- Digital Humanities Specialist
- Washington University in St. Louis
- Website: hdw.artsci.wustl.edu/
I'd like to learn about mechanical calculators and computers, especially Curta Calculators (see http://en.wikipedia.org/wiki/Curta). And Babbage's engine too. Computation with visible and moving parts.
At least one person has made a Turing machine using Conway's Game of Life (http://rendell-attic.org/gol/tm.htm). And in Cryptonomicon, Neil Stephenson describes computation using sound waves (computer as pipe organ), and suggests that it might be possible to compute using ping pong balls or locomotives.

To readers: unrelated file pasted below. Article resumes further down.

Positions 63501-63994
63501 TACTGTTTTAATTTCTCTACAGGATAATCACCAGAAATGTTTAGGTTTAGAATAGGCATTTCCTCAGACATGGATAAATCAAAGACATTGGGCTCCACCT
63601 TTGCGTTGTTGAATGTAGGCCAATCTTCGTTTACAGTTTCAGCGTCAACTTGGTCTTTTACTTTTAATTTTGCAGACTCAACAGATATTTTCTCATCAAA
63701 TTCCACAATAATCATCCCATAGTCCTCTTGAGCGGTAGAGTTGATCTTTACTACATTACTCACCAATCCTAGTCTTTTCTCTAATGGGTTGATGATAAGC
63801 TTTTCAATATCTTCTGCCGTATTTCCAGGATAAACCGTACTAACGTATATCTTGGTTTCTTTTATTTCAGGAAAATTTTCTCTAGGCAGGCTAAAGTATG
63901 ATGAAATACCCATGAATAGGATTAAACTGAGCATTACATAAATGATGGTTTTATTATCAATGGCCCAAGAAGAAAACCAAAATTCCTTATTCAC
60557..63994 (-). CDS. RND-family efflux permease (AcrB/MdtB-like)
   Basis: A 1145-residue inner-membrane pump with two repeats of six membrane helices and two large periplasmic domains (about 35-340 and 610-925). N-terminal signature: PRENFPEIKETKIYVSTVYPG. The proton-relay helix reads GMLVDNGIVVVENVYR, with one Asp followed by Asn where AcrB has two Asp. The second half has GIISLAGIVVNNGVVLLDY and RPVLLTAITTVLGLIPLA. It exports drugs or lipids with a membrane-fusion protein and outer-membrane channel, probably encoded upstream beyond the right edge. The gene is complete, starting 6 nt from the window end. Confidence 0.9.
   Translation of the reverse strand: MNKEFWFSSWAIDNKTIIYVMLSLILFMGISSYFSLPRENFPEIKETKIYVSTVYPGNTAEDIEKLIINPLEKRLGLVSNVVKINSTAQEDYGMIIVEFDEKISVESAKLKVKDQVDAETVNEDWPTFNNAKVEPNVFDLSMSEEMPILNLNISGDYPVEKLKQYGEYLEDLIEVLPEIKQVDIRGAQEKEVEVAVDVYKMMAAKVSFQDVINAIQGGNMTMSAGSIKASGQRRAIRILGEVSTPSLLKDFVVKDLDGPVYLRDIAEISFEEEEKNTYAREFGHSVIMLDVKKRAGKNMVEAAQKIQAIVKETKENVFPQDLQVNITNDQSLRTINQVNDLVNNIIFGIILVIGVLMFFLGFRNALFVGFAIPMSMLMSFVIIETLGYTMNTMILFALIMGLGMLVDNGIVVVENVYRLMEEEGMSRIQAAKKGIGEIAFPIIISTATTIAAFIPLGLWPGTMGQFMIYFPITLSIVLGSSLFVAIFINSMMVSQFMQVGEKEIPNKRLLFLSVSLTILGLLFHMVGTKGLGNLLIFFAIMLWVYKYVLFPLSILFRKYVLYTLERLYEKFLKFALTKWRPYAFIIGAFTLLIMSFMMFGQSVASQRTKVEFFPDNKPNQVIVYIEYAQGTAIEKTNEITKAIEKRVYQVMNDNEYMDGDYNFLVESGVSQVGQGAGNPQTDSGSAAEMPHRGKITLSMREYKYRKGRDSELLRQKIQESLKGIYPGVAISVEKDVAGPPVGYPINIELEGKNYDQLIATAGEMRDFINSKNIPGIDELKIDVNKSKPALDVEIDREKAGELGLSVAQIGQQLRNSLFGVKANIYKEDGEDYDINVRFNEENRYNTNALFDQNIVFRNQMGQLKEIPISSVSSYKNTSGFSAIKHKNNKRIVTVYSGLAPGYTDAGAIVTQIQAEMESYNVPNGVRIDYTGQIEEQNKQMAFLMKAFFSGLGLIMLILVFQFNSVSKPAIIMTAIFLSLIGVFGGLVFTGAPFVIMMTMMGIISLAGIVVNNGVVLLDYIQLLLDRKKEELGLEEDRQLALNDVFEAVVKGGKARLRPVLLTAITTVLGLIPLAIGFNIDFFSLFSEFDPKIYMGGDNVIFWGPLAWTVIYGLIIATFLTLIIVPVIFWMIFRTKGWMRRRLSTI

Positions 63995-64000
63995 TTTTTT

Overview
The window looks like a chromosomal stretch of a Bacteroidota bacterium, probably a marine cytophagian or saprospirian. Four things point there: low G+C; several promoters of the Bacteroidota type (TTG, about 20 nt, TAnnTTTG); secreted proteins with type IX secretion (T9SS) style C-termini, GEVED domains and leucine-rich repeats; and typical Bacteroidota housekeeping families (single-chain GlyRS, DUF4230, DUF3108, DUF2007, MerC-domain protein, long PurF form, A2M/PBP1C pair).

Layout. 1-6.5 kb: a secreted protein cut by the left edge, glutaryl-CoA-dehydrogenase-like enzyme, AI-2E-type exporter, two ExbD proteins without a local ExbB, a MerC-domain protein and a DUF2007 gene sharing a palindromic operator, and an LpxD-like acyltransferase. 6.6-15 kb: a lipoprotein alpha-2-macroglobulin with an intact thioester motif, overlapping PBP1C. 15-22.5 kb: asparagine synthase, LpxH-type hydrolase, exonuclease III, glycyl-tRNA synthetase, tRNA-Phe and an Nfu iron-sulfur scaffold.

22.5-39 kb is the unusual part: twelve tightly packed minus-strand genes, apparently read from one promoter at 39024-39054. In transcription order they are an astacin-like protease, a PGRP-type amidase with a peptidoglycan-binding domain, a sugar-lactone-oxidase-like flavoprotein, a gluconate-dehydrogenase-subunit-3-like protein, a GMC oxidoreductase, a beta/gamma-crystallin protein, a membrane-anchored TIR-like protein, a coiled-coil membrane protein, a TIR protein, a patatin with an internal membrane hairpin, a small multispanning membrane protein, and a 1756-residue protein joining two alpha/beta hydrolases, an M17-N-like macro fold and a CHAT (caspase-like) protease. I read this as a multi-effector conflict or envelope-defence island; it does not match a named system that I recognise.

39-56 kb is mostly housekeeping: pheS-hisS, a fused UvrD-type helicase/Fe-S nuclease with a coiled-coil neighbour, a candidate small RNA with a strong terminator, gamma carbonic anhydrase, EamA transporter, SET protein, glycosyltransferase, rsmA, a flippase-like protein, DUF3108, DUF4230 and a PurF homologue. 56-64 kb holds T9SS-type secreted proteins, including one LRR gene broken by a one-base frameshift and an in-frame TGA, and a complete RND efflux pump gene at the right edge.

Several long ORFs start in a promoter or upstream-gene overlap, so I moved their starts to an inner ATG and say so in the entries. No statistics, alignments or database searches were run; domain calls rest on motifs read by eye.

For some time, I've imagined computation in nature (forests as logic gates, meadows as accumulators). Move a rock, and the answer changes. Rearrange fallen timber, and different answers are computable. But I don't know enough to tell whether all that is pure fancy, the stuff of science fiction, or else a wickedly righteous hack.